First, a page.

Americans try to shift into 'carbon neutral'
To combat global warming, many try to remove as much carbon dioxide from the atmosphere as they add to it.
Are you living "carbon neutral" – or better yet, "carbon negative"? Have you gone on a "carbon diet"? Are you shrinking your "carbon footprint" on the earth or aiming for a "net zero" lifestyle?Skip to next paragraph
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If so, you've got lots of company, including celebrities, sports teams, airlines, moviemakers, tour operators, and at least one college. They're all trying to make sure that they're removing at least as much carbon (in the form of carbon dioxide, or CO2) from the atmosphere as they add from heating their homes or businesses or traveling by car or airplane.
Americans have been shutting off lights, stuffing insulation into attics, and carpooling to save gas at least since President Jimmy Carter pulled on his cardigan and talked to the nation about saving energy nearly three decades ago.
In the 21st century, though, the conservation message has changed: While fossil fuels such as oil and coal continue to dwindle and become more expensive, burning them now has an almost certain link to the warming of the planet's atmosphere, creating a rapidly changing climate that could wreak havoc.
People are eager to help, and going "carbon neutral" has become a popular answer. The New Oxford American Dictionary recently proclaimed "carbon neutral" as its Word of the Year for 2006. "The increasing use of the word 'carbon neutral' reflects not just the greening of our culture, but the greening of our language," says editor in chief Erin McKean. "When you see first-graders trying to make their classrooms 'carbon neutral,' you know the word has become mainstream."
Polls back up the editors' choice. Americans now say climate change is the country's most pressing environmental problem, according to a recent survey from the Massachusetts Institute of Technology. Just three years ago, it ranked only sixth on a list of 10 environmental concerns.
Becoming "carbon neutral" involves two steps, environmentalists point out. The first is to reduce carbon emissions through familiar conservation measures: replacing incandescent light bulbs with fluorescent bulbs, using public transit, and so forth. Many online "carbon calculators" help individuals or businesses assess how much carbon they are emitting.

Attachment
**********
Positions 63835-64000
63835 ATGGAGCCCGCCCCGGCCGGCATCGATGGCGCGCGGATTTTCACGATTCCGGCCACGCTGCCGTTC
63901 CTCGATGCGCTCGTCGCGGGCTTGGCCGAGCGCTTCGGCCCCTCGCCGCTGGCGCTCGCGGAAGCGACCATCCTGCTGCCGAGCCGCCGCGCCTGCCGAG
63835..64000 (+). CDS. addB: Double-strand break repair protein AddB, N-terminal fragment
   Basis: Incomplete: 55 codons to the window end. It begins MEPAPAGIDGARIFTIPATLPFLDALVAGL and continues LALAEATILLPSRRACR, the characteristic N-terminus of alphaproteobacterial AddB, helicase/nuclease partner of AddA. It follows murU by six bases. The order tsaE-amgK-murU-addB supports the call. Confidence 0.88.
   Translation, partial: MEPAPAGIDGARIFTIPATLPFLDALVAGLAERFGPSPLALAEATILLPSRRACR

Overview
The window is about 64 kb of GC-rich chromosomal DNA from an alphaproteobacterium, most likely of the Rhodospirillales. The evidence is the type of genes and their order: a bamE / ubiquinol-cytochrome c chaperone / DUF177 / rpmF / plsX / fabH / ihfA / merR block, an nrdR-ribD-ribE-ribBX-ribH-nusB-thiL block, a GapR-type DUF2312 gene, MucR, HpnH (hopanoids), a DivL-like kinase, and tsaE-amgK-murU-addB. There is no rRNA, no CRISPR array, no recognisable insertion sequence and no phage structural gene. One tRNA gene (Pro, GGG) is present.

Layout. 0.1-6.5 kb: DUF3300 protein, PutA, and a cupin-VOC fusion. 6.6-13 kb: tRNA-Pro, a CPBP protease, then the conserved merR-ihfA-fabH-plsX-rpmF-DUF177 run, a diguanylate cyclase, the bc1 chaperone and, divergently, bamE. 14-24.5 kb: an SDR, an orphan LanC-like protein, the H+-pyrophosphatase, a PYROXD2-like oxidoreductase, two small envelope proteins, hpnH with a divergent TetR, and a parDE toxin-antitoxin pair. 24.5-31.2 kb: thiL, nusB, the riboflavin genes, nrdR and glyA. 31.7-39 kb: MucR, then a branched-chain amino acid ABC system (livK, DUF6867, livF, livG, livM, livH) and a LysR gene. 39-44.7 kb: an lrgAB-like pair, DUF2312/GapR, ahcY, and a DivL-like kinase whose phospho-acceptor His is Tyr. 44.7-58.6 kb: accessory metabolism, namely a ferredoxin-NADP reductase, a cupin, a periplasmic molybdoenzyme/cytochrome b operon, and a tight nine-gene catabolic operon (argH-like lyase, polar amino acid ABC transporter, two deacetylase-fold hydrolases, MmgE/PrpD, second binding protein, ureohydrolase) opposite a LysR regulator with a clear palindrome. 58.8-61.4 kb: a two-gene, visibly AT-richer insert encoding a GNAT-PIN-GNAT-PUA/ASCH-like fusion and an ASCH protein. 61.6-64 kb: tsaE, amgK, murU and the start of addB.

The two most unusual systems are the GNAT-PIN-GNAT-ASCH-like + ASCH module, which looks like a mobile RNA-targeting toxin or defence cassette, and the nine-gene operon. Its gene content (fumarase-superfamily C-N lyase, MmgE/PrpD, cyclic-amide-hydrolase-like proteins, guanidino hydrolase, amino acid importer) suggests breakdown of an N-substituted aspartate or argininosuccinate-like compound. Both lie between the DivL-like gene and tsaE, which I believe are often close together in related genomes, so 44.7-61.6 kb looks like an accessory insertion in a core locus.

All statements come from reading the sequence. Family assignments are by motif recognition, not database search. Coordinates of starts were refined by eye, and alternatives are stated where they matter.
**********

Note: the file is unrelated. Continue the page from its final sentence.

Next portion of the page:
But that only reduces their carbon emissions. To get to zero, they'll need to buy "carbon offsets" by sending money to projects that replace fossil fuels with renewable energy sources, such as solar or wind-power generators, or to projects that remove carbon dioxide from the air, such as tree farms.
For example, a new business-class airline, Silverjet, plans to add a levy of about $26 to its transatlantic fares that will be sent to carbon-reducing projects to offset the carbon burned during the flight.
But some environmentalists worry that the idea of going "carbon neutral" could be detrimental if it leads to people only buying offsets and not changing their lifestyles.
"The concept of carbon neutrality is great. But it's one thing for people to do things to reduce their carbon emissions in their own lives; it's another thing for people to buy credits or offsets counting on someone else to clean up their act," says Dan Becker, director of the Sierra Club's global warming project. "It would be bad if it has the impact of creating sort of 'papal indulgences' that people feel that they're allowed to buy a gas-guzzling SUV or otherwise pollute in ways that they could avoid because they can pay someone else to plant some trees in Guatemala."
Offsets alone aren't going to achieve the greenhouse-gas reductions that are needed, adds Charles Miller, a spokesman for the Environmental Defense Fund in Washington, D.C. "We've got to learn to use energy more efficiently, and we've got to reduce our consumption of energy."
It's a dangerous way to "let people off the hook," agrees Mary Rosenblum, an author who writes science-based novels set in the near future. In her forthcoming book, "Water Rights," the US is faced with desertification from a vastly changed climate. "It's what our future will probably look like if we don't do anything about it," says Ms. Rosenblum, who lives near Portland, Ore.
"If you can drive three SUVs and charge up a couple of hundred bucks [of carbon offsets] on your Visa and then think, 'OK, I've done my share,' we're not going to change anything," she says.
Other environmentalists say influencing what China and India do about their growing carbon emissions will be much more significant than the feel-good efforts of Americans to become carbon neutral.